In 1929, the Great Depression rippled from the United States and impacted economies all over the world. The great sparkling energy of the 1920s and its Art Deco movement was slashed in favour of extreme austerity. Three years into this downturn, the London Diamond Corporation wanted to add lustre back into the market and generate renewed interest from those with the means to buy. Gabrielle Chanel was chosen as the ideal woman to achieve these objectives, and Bijoux de Diamants – a collection of 50 high jewellery pieces with colourless and yellow diamonds – was born.

Initially, only a selection of pieces from this original collection could be identified. There were 22 interpretations of the sky with comets, moons and suns, 17 optical illusion-style pieces with ribbons, fringes and feathers, and eight pieces in spiral, circle, square and cross shapes. Some were lost to history entirely and only had testimonies to describe them, such as sizeable brooches in the shape of the numbers three, five and seven.

However, in 2012, all that changed with the discovery of a short documentary film from 1932, which would have been used alongside newsreels in cinemas throughout France. It was filmed inside Gabrielle Chanel's private townhouse at 29 rue du Faubourg Saint-Honoré and featured a selection of Bijoux de Diamants jewels, many of which had never been seen before. Experts were able to identify 17 brooches, nine pieces of head jewellery, eight necklaces, four rings, three bracelets, two pairs of earrings, two watches and two accessories, including a cigarette case set with diamonds both inside and out.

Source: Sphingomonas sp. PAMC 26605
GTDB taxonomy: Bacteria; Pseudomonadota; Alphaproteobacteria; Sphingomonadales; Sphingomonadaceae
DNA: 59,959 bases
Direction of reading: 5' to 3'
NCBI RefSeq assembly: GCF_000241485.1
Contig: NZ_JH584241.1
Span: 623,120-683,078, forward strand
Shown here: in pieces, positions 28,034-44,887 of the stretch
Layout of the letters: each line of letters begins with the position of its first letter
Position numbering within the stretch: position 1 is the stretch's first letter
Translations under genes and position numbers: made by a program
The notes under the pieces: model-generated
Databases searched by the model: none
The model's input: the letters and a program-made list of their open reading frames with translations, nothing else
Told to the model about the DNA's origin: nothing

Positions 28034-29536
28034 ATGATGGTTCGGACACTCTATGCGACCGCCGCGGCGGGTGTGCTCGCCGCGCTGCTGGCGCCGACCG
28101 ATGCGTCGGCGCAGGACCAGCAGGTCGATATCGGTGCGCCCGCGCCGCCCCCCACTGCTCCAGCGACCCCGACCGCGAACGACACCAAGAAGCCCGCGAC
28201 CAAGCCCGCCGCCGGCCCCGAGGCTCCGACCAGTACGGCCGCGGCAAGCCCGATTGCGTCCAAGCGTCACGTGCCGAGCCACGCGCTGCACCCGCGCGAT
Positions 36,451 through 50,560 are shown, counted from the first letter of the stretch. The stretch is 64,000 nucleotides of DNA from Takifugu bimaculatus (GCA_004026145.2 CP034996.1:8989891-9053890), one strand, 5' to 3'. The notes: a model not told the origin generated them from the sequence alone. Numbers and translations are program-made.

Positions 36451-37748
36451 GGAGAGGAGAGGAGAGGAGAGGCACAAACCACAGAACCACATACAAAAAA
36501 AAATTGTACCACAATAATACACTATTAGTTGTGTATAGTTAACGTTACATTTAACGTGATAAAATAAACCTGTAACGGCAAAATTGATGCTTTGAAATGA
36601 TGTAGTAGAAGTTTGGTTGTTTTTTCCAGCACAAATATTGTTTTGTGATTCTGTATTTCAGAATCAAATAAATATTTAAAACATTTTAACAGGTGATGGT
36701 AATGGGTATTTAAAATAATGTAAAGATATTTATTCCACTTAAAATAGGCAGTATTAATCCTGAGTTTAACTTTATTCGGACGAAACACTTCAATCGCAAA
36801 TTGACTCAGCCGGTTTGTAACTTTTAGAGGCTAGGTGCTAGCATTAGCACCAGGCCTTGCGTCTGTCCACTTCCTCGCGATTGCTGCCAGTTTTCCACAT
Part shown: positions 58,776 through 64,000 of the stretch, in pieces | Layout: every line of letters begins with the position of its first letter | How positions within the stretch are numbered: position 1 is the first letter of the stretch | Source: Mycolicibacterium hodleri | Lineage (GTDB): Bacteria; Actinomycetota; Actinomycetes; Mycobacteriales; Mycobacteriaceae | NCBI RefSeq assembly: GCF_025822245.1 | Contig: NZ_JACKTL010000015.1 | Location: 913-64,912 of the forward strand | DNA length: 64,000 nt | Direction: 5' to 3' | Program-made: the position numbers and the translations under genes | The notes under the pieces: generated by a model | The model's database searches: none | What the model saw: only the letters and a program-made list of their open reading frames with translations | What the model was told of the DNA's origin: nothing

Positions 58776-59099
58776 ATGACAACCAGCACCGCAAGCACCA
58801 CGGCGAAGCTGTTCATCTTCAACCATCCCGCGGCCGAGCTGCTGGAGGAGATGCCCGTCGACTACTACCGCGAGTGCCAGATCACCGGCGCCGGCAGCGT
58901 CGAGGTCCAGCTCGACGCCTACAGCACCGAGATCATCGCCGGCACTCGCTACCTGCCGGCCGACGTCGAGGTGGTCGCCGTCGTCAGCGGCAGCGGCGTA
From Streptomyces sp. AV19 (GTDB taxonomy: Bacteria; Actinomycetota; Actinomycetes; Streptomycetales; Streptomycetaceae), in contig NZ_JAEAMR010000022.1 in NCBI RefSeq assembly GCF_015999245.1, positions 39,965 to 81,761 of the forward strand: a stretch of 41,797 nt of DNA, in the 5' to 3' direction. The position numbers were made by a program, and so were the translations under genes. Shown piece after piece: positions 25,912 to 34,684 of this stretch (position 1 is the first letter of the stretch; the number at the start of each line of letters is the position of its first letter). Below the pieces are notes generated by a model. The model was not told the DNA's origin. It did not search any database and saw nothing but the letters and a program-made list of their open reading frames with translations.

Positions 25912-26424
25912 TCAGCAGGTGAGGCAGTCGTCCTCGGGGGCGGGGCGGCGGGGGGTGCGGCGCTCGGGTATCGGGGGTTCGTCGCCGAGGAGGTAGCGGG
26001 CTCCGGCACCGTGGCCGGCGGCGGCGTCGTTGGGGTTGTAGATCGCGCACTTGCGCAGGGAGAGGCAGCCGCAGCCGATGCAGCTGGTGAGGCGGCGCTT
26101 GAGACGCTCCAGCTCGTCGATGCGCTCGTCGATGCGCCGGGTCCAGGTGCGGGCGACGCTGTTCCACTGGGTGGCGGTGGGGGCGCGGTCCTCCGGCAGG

"I wanted to return to the essence of 1932 and to harmonise the message around three symbols: the comet, the moon, and the sun. Each heavenly body shines with its own light," Patrice Leguéreau

Jewels from Gabrielle Chanel's first High Jewellery collection in 1932

Some 90 years later, the current director of Chanel Fine Jewelry, Patrice Leguéreau, has returned to the celestial motifs seen throughout Bijoux de Diamants for a new High Jewellery collection titled "1932". The collection is split into three chapters Le Soleil (the sun), La Lune (the moon) and La Comete (the comet), and each one can be traced back thematically to pieces in Bijoux de Diamants. There are 77 pieces in total, 13 of which are transformable, containing sapphires, fancy-coloured diamonds, opals, rubies, spinels and tanzanites. The focal point of the collection is the Allure Céleste necklace – a dramatic pendant necklace adorned with three individual motifs, one with an oval-shaped sapphire of 55.55 carats and another Type IIa pear-shaped diamond of 8.05 carats. These can be detached and worn as brooches, while the central row of diamonds becomes a bracelet and leaves a short necklace in its wake.

Chanel High Jewellery Comete Infinie ring in white and yellow diamonds

Chanel 1932 High Jewellery – La Comete